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Cardio Vascular Health challenges in presenting century


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Cardio Vascular Health challenges in presenting century

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Cardio Vascular Health challenges in presenting century

  1. 1. HEALTH CHALLENGES IN NEW CENTURY Ms TARIKA SHARMA Nursing Tutor M M College Of Nursing Maharishi Markandeshwar University, Ambala Haryana (INDIA)
  2. 2. Global Scenario
  3. 3. Epidemiology and prevention of cardiovascular disease, a global perspective. Gaithersburg, MD: Aspen Publishers, Inc, 2011.
  4. 4. Epidemiology and prevention of cardiovascular disease, a global perspective. Gaithersburg, MD: Aspen Publishers, Inc, 2011.
  5. 5. The Situation In INDIA
  6. 6. India'sno.1killer:Heartdisease April12,2010(INDIATODAY)
  7. 7. US study : Heart disease is affecting Indians early The ongoing study provided data of 85,295 patients of 15 hospitals from Mumbai to Patna over the last 26 months. Of these patients — including patients from urban centers as well as rural areas - 60,836 were found to have heart disease. Almost every second patient has high blood pressure, every fourth has diabetes and every fifth had plaque deposits in his/her arteries. The average age of a heart patient in India is 52 years ( > 70 yrs in America : ACC's American registry). Clearly, Indians get hit earlier with the heart disease Sep 30, 2014, TOI
  8. 8. Attention young India, take care of your heart Four people die of heart attack every minute in India and the age group is mainly between 30 and 50. Twenty-five per cent of heart attack deaths occur in people less than 40. Nine hundred people under 30 die due to heart disease in India every day. India today, 24 July 2011
  9. 9. Reasons Smoking a fashion statement in college days indispensable addiction. India today, 24 July 2011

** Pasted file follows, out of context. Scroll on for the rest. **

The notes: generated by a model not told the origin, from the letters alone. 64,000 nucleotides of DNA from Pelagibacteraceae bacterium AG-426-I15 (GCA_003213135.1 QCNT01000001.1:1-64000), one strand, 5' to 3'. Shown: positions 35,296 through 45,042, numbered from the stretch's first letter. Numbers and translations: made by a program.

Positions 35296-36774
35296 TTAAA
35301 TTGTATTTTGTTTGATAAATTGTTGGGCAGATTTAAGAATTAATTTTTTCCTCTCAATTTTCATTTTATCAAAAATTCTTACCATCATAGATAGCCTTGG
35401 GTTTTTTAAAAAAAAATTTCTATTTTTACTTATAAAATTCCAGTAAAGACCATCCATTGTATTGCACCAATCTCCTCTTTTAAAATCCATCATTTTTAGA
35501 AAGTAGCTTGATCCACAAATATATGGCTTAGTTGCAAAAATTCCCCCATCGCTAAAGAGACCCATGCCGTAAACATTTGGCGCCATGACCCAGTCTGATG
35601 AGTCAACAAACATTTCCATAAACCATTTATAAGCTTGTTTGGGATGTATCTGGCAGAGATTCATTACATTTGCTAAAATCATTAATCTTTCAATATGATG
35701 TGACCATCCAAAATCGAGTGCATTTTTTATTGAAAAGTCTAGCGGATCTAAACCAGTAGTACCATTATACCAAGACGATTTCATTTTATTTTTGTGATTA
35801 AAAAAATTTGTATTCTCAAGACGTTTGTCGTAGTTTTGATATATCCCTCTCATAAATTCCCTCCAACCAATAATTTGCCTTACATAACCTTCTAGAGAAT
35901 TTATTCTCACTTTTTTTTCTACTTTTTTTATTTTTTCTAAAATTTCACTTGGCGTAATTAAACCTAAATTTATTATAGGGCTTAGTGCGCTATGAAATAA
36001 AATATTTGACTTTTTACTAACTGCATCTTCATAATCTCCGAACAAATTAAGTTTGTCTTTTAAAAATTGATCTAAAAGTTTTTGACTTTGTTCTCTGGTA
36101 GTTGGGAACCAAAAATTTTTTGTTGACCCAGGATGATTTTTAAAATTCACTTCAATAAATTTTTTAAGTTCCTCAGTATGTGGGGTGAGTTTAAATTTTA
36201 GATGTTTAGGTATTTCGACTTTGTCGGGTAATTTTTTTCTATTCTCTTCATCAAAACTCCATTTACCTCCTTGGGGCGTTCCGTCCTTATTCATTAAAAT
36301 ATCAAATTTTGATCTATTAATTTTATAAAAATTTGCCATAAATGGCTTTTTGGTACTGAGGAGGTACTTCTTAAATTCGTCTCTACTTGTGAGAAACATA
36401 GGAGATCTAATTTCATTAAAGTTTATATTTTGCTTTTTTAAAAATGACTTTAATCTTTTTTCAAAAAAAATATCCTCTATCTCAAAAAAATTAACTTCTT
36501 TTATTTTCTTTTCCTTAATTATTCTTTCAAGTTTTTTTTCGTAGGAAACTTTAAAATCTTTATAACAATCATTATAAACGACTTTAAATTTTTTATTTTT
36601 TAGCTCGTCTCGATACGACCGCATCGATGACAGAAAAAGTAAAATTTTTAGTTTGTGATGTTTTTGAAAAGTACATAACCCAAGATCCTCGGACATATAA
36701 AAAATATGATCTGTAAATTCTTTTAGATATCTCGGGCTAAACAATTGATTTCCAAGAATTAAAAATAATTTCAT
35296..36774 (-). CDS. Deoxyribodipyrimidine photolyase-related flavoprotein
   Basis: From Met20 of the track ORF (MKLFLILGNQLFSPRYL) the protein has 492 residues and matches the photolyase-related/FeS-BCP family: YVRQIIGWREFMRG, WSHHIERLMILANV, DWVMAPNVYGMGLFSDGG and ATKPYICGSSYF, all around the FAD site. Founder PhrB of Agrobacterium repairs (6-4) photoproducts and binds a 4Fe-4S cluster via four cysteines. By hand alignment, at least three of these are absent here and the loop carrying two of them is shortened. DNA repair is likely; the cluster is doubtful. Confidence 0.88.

10. 10. Reasons … Hypercholesterolemia Diabetes mellitus Hypertension : Changing food habits, stress and a sedentary lifestyle Obesity Unhealthy food habits Physical inactivity Stress Genetics Lack of awareness India today, 24 July 2011
  11. 11. Coronary Heart Disease in Women: A Challenge for the 21st Century The belief of women should not have coronary heart disease, it is not true. Heart disease : first killer of women Many professional responsibilities, in addition to traditional responsibilities. An excess of fat and carbohydrates intake , not exercising regularly , smoking and not having enough time to rest leading to overweight, dyslipidemia, arterial hypertension, impaired glucose tolerance and diabetes. Maria Cecília Solimene Clinics (Sao Paulo). 2010 Jan; 65(1): 99–106.
  12. 12. Cardiovascular diseases effecting women as young as 35 A massive section of country's population suffers cardio vascular diseases. Bangalore - An alarming 10-15% rise in cardiovascular disease (CVD) among young women Hyderabad - Women are more prone to problems caused by lack of estrogen between the ages of 20 - 40. Indus Health Plus Report, Feb 3, 2014, TOI
  13. 13. Cardiovascular diseases effecting women as young as 35… Mumbai - an increase in CVD cases between the age brackets of 24-30 years of which 58% of the total cases were below 40 years of age and 30% were below 30 years. New Delhi - Out of 11% coronary heart diseases case, 35% have been observed in women. - 23% of corporate employees are suffering from CVD. - Out of 55 per cent, under the age bracket of 20 to 29 years, 15-20% of them are females. Reason: drastic lifestyle changes, Insufficient exercise, lack of sleep, poor eating habits and stress. Indus Health Plus Report, Feb 3, 2014, TOI
  14. 14. 70% ofthe UrbanIndianpopulationatriskof heartdisease! In a three-year-long study conducted in 12 cities across India, it has been found that : - 51 % of Mumbaikars have low levels of the heart-protecting high-density lipoprotein (HDL), also known as ‘good’ cholesterol. - over 70% of the urban Indian population is at the risk of being diagnosed with cardiovascular disease. Sep 27, 2013